Social media lit up with speculation that a handful of workers dissatisfied with the 7% annual pay increase that was accepted by the majority of their Denny Mushrooms colleagues decided to vent their frustration by burning down the Shongweni plant in KwaZulu-Natal on Friday last week (9 September).
It was reportedly the second fire at the plant in little over a week.
The first one, in late August, was extinguished by fire fighters before it was able to cause much damage, according to The Mercury.
Denny is SA’s largest producer of fresh mushrooms and operates from three plants in Gauteng, Western Cape and KwaZulu-Natal.
The extent of the damage and the cost of returning the plant to full production are not known.
The company is owned by JSE-listed Libstar, owner of other well-known food brands such as Cook ‘n Bake, Goldcrest and Cartwrights. It also the SA representative for international brands such as Tabasco, Kiri and Robertsons.
The company issued a statement to Moneyweb on Monday confirming the fire on Friday 9 September at Denny Mushrooms’ Shongweni farm, believed to have started at 16h45.
Read: Libstar share price jumps on news of Cape Foods acquisition
“We are currently working with the authorities to investigate the cause of the fire as well as assess the damage. We are unable to comment further at this stage as to the cause, extent or estimated cost of the damage. The safety of our people remains a key priority and we are thankful that none of our 319 employees were injured. We remain focused on servicing the needs of our customers from our plants in Gauteng and the Western Cape,” says the statement.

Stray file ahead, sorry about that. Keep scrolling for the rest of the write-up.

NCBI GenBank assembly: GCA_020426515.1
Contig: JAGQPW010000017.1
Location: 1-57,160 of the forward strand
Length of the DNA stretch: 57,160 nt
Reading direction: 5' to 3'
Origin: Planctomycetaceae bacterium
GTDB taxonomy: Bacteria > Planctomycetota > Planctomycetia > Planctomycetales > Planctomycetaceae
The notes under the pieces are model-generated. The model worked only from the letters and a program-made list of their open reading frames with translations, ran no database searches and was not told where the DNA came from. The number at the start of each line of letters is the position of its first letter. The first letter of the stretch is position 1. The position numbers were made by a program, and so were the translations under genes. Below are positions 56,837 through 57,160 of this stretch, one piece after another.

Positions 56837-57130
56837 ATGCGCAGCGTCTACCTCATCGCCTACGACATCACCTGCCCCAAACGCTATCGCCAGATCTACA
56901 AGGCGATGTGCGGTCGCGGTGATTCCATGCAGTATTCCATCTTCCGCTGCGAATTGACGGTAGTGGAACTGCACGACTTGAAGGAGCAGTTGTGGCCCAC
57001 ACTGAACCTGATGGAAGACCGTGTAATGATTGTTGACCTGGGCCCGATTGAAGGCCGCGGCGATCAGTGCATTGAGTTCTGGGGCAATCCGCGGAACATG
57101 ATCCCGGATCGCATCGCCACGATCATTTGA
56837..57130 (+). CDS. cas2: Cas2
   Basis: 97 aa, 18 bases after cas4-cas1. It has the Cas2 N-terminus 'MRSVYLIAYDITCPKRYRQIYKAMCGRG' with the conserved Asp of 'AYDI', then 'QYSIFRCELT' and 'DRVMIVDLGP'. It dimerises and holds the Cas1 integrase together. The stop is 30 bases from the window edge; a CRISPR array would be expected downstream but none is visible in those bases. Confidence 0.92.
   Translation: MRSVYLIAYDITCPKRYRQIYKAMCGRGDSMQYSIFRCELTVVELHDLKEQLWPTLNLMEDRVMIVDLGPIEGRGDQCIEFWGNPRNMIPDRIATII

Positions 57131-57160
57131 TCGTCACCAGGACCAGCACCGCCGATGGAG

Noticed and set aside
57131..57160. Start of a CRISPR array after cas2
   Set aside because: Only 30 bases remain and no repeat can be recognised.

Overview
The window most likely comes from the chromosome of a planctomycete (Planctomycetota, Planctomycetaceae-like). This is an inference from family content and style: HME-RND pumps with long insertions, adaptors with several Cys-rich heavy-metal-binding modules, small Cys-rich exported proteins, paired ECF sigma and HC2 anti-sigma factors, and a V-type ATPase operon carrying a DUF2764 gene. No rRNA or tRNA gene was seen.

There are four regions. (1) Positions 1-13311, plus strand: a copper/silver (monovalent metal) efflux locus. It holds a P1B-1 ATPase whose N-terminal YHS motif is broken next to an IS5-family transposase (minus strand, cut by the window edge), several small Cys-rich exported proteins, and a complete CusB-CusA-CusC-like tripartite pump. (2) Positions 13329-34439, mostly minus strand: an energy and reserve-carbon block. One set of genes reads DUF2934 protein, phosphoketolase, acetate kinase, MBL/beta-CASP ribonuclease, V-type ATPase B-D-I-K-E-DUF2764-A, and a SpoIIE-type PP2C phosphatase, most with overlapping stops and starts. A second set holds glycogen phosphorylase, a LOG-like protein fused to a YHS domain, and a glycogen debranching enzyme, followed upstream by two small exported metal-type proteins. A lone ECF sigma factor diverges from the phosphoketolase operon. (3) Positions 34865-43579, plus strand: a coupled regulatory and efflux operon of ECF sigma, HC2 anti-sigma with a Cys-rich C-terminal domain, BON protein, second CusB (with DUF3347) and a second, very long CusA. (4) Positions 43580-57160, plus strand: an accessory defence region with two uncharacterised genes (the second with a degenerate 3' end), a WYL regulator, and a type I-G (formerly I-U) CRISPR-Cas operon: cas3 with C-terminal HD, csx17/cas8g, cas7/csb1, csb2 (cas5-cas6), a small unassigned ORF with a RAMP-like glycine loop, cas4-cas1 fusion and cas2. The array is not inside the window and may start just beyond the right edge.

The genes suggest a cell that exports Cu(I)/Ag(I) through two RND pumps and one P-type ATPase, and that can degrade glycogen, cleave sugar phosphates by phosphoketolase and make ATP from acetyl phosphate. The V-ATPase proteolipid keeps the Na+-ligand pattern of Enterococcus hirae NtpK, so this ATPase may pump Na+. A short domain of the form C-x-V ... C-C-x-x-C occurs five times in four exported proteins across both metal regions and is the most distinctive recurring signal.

The company did not elaborate on whether it believes disgruntled workers were behind the fire.
A case of malicious damage to property has been opened at the nearby Mariannhill Police Station after offices and a large part of the Denny warehouse were destroyed, before the fire was extinguished by local fire fighters from nearby stations.
Denny Mushrooms plant in Shongweni KZN gutted by a fire. Reports say some disgruntled employees started the blaze over a wage dispute. pic.twitter.com/Z4kgnZ5Q0y
— Yusuf Abramjee (@Abramjee) September 11, 2022
The response on Twitter was furious: “So they went from disgruntled (workers) to fully unemployed and made many other unemployed,” said one. “Cool. What will be their wages now,” said another. “I won’t rebuild, not in this country…finish n klaar,” said another.
“Only five people did not agree to the wage increase. They did the damage. Does that make sense? Now all are without work. Very clever move.”
Denny Mushrooms has had a run of bad luck, going back to the riots in KwaZulu-Natal and Gauteng in July 2021, resulting in production stoppages at the Shongweni plant for one week and the Deodar plant in Gauteng for three days.
The company’s latest annual report for the year to March 2022 details how it has been impacted by lower cost recoveries and the closure of customer retail outlets caused by Covid. The Shongweni plant was most severely affected, but managed to claw its way back to historic production levels by September 2021.
Denny is part of a vegan meat replacement strategy being rolled out in collaboration with another Libstar brand, Ambassador Foods.
The impact of the lower mushroom sales volumes on the high fixed-cost nature of Denny Mushrooms’ farming operations had a negative impact on its profitability in the latest financial year.
“Corrective actions taken by the group have included increased mushroom price realisation, the containment of costs and the significant recovery of its retail channel market share from previous lows. Despite these efforts, the prevailing competitive market conditions, high operating cost structure and declining sale volumes have interrupted Denny Mushrooms’ recovery. Considering these factors, the Group has applied a conservative downward revision of Denny Mushrooms’ five-year growth forecasts.”
An impairment loss of R198 million was recognised in the prior year in relation to goodwill attributable to Libstar’s investment in Denny Mushrooms.
It remains to be seen whether a further impairment can be expected in the six months to September financial statements.
“I sincerely hope that the responsible people are found and brought to justice swiftly. This kind of behaviour is going to trash this country,” writes one commentator on Twitter.
It’s a sentiment echoed by hundreds of others, just as KwaZulu-Natal appeared to be clawing its way back from the horrors and job losses of last year’s riots.